Hunger Facts & Resources

The Latest Facts and Figures

The Rhode Island Community Food Bank distributes food to people in need through a statewide network of 159 member agencies including food pantries, meal sites, shelters, youth programs and senior centers.

Each month, 68,000 Rhode Islanders receive food assistance at these agencies. 66% of households served by food pantries include seniors and/or children.

The Food Bank solicits food donations from the public and from the food industry, including supermarkets, food manufacturers and growers. To keep up with the high demand for food assistance, the Food Bank also purchases food at a low cost from wholesalers. Last year, the Food Bank distributed 13.8 million pounds of food.

Food Bank Operations

  • 13.8 million pounds of food distributed last year (including 2.4 million pounds of fresh produce)
  • 68,000 people served each month in Rhode Island
  • Management and fundraising costs represent only 12% of expenses

Sources of Food

  • Food donated by food companies, supermarkets, farms and food drives: 31%
  • Food purchased by the Food Bank: 22%
  • USDA Commodities: 42%
  • Emergency Response: 5%

The Scope of the Problem

In every community in Rhode Island, there are individuals and families impacted by hunger. Far too many people still require assistance putting food on the table. And food insecurity greatly affects some of our most vulnerable citizens. The health of children and seniors suffers when they have limited access to adequate nutritious food.

According to the United States Department of Agriculture (USDA), 12.4 percent of Rhode Islanders, over 54,200 households, are food insecure, meaning they are often unsure where their next meal will come from due to lack of resources. The most severe conditions associated with hunger are reported by 5.6 percent of our state’s residents, nearly 24,500 households.

Food Insecurity in the U.S.

  • 10.5% are food insecure (pre-COVID-19 data)

Food Insecurity in Rhode Island

  • 25.2% are food insecure (data gathered during COVID-19 pandemic)

How the Food Bank Helps

Equipped with a 77,000-square-foot facility, a fleet of trucks and a professional staff, the Food Bank safely and efficiently solicits, collects, stores and distributes large quantities of food from many sources. Every week, the Food Bank moves more than 225,000 pounds of food out its doors to agencies that directly serve Rhode Islanders in need.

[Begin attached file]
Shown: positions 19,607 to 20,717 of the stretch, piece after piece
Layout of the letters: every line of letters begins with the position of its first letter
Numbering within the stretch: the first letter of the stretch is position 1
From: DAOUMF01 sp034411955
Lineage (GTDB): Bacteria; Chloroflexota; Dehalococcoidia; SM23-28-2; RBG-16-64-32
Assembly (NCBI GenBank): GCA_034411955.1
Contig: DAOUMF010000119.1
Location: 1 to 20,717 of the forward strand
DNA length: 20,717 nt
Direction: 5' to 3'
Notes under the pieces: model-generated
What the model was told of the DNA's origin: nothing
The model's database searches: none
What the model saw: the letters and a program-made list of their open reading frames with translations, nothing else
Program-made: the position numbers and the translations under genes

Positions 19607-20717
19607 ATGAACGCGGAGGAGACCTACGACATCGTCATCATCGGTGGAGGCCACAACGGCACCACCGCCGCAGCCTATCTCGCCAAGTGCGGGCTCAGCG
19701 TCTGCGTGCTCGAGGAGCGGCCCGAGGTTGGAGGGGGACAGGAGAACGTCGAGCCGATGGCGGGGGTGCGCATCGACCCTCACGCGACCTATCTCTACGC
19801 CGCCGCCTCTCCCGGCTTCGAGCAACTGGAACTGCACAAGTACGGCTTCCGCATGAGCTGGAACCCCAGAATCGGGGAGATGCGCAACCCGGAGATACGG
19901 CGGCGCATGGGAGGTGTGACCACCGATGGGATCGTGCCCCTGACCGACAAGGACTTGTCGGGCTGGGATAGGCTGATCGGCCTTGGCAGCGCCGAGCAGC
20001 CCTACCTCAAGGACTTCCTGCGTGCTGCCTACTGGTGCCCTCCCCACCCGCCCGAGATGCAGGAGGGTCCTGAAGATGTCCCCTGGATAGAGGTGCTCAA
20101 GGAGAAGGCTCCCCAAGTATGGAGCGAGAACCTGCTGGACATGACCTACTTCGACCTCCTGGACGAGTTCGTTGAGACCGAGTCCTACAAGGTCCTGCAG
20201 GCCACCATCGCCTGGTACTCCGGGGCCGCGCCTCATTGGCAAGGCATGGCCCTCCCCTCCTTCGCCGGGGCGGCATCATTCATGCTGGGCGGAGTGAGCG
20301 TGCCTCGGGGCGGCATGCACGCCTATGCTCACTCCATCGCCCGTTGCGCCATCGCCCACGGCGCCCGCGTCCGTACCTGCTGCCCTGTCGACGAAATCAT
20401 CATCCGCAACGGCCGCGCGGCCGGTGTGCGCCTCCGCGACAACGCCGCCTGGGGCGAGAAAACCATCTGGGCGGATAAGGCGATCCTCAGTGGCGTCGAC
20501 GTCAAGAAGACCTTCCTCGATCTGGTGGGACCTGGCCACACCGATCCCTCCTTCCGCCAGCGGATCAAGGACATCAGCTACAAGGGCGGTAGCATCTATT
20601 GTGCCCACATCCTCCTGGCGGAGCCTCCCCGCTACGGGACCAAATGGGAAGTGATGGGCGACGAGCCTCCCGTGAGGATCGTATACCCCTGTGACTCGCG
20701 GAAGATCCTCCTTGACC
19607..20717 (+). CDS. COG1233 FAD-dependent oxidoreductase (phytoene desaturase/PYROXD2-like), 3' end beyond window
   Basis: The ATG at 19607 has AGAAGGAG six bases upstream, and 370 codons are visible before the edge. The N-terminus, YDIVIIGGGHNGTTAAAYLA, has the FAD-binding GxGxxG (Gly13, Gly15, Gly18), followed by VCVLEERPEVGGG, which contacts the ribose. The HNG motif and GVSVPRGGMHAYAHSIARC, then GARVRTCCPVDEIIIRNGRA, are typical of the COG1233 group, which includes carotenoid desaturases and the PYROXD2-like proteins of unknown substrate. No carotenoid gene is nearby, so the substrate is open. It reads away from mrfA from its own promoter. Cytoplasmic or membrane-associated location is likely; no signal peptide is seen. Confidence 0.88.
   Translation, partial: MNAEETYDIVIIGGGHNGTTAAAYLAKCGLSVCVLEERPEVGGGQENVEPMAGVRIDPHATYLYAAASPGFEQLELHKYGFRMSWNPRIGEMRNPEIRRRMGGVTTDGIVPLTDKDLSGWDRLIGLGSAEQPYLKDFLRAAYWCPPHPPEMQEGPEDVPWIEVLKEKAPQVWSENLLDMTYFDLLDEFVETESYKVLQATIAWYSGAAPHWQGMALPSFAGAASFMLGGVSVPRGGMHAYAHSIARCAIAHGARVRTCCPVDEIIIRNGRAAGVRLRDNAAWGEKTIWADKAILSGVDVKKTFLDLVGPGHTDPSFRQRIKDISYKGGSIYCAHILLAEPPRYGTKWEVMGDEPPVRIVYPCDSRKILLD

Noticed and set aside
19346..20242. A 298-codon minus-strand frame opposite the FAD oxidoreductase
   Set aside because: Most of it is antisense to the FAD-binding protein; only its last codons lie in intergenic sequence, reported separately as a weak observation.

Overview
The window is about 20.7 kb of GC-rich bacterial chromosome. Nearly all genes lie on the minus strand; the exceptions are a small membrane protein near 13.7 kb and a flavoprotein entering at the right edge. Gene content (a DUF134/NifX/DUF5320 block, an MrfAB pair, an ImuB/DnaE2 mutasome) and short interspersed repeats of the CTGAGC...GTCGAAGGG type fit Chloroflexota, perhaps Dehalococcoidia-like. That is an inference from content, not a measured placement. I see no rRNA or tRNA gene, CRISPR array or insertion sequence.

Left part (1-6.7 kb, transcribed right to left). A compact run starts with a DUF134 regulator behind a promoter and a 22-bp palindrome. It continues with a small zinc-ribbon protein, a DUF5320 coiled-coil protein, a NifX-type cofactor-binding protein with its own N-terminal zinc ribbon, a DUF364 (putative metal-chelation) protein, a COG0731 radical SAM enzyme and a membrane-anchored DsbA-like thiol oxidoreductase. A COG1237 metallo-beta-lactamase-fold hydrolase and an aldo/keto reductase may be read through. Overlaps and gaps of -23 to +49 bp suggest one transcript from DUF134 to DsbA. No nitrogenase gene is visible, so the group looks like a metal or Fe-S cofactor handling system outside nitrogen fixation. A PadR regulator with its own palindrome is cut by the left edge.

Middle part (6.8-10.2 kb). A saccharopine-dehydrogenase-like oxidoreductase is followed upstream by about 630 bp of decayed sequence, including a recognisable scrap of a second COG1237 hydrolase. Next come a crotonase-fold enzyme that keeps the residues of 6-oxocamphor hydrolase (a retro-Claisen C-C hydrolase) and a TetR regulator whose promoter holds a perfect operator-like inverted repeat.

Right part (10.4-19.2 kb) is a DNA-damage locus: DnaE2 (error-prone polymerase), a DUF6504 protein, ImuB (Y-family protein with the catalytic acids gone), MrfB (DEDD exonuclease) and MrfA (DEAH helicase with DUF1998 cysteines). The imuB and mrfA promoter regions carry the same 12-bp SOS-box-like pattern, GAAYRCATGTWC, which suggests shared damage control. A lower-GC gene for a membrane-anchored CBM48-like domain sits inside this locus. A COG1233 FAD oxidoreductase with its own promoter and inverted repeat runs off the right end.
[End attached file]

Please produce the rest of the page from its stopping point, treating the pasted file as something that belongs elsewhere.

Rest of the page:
To find the nearest member agency of the Food Bank, click here. For information on food assistance and a variety of other services available to Rhode Islanders in need, call the United Way Hotline at 2-1-1.

Who the Food Bank Serves*

  • 66% of households that visit food pantries include a child (0-17 yrs old) or senior (65+ yrs old)
  • 45% of respondents report being in poor or fair health (as opposed to good, very good, or excellent)
  • 69% of households with children have an employed adult yet 89% live below the poverty line
  • 75% of respondents are enrolled in SNAP (which the USDA plans to cut, leaving 11,000 Rhode Islanders without food assistance including 5,000 children)

*Data from the 2019 Hunger Survey, a collaborative effort between the Rhode Island Community Food Bank and the Hassenfeld Child Health Innovation Institute at Brown University, identifying demographic details of households impacted by hunger in Rhode Island.

Our Commitment to Healthy Food

The Food Bank is committed to providing nutritious food. Currently, 88 percent of the food distributed is considered “core food”– healthy foods, including vegetables and fruits, bread, grains, protein, beans and dairy, which can be used to prepare a nutritious meal for a family. Of the 13.8 million pounds of food distributed by the Food Bank last year, over 2.4 million pounds was fresh produce.

How the Food Bank Operates

The Food Bank is a private, nonprofit organization located in Providence, RI. It is governed by a Board of Directors, elected annually by the Food Bank’s member agencies. The Food Bank is affiliated with Feeding America, the national food bank organization. The Food Bank is funded primarily by gifts from individuals, corporate donations, foundation grants and shared maintenance fees charged to member agencies.

Financial Accountability

To review our complete Financial Statement, click here.